This story was updated at 8 p.m. ET.
Now that Google Mars, a new online map pieced together from satellite images of the Red Planet, is up and running, space enthusiasts the world over are finding interesting objects on the Martian surface.
The latest is a face found by an Italian named Matteo Ianneo, who has also claimed to have found vegetation, entrances to underground tunnels and city ruins on Mars in the past few weeks. Ianneo says his latest surface find, which is located at 33°12'29.82"N and 12°55'51.21"W, looks like a picture of Mahatma Gandhi in profile.
It is reminiscent of the Face on Mars, a hill photographed by NASA's Viking 1 probe in 1976 that, in one low-resolution image, resembled a face. Within days of its discovery, space hobbyists were speculating that the structure was man-made and had been built by ancient Martians. A higher-resolution image taken of the "face" last year by NASA's HiRISE camera revealed a rugged hill. [Photos: The 'Face on Mars' and Other Martian Illusions]
A similar low-res deception is at work this time around.
To help sort out just what Ianneo is looking at, Jonathan Hill, a researcher at the Arizona State University Mars Space Flight Facility, which owns and operates a database of Mars images somewhat similar to Google's, tracked down the photo Google used of the Gandhi face, as seen below. It is a low-resolution image taken by the European Space Agency's Mars Express Orbiter.
A higher-resolution image of the same geologic feature taken by a better camera, the CTX camera aboard NASA's Mars Reconnaisance Orbiter, erases the illusion.
"As you can see, we're actually looking at some sort of collapse pit, not a mound like it appears in the Google Mars image," Hill told Life's Little Mysteries, a sister site of SPACE.com.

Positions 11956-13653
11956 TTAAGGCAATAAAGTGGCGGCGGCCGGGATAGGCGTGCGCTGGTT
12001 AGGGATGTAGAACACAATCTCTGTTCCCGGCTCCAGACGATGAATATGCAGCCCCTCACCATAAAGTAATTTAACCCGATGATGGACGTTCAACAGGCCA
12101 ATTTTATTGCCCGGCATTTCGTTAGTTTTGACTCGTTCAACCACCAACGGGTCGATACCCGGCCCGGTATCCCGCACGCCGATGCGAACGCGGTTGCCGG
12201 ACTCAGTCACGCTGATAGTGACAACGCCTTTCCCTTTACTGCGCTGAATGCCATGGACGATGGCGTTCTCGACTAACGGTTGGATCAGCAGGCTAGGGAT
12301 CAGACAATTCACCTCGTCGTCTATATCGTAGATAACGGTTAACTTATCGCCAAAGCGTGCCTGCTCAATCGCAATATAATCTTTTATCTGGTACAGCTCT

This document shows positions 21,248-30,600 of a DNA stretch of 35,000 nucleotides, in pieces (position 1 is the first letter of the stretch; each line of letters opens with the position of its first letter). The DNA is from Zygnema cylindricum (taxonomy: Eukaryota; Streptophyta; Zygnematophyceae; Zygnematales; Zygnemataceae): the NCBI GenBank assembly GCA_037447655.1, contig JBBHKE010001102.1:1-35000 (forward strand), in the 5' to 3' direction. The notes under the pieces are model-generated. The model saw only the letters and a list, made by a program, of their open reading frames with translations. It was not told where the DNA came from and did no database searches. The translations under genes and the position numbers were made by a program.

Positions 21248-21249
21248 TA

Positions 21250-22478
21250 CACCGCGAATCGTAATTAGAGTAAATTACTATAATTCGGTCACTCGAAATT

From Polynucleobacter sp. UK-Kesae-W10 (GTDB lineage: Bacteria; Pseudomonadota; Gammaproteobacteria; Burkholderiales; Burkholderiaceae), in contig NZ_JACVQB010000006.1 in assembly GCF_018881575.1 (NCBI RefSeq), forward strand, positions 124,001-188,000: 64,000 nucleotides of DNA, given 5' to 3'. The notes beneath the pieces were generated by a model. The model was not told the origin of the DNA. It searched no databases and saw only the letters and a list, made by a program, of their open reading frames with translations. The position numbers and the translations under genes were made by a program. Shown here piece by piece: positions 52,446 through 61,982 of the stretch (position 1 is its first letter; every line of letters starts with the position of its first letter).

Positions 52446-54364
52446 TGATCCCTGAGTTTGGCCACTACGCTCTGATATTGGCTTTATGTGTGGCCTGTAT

"Pareidolia" is the scientific term for seeing faces (or other significant objects) where they aren't. Face pareidolia happens, scientists say, as a byproduct of our heightened sensitivity to the details of human faces. [Seeing Things On Mars: A History of Martian Illusions]
Takeo Watanabe of the Boston University Visual Sciences Laboratory put it this way: "We've over-learned human faces so we see them where they aren't."
Last week, a self-described "armchair astronaut" discovered another anomaly while perusing the Google Mars map. In a viral Youtube video, David Martines claimed to have identified a human (or alien) base on the planet, which he dubbed Bio Station Alpha. The somewhat mysterious linear streak that he thought was a building on the Martian surface was later revealed to be a cosmic ray artifact — a distortion arising in the camera that snapped the photo of the surface when an energetic particle zipped through it.
People have been finding suggestive objects on the surface of Mars for centuries. By making our neighboring planet visible to everyone, Google Mars will likely increase the frequency of such finds.
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Natalie Wolchover was a staff writer for Live Science and a contributor to Space.com from 2010 to 2012. She is now a senior writer and editor at Quanta Magazine, where she specializes in the physical sciences. Her writing has appeared in publications including Popular Science and Nature and has been included in The Best American Science and Nature Writing. She holds a bachelor's degree in physics from Tufts University and has studied physics at the University of California, Berkeley.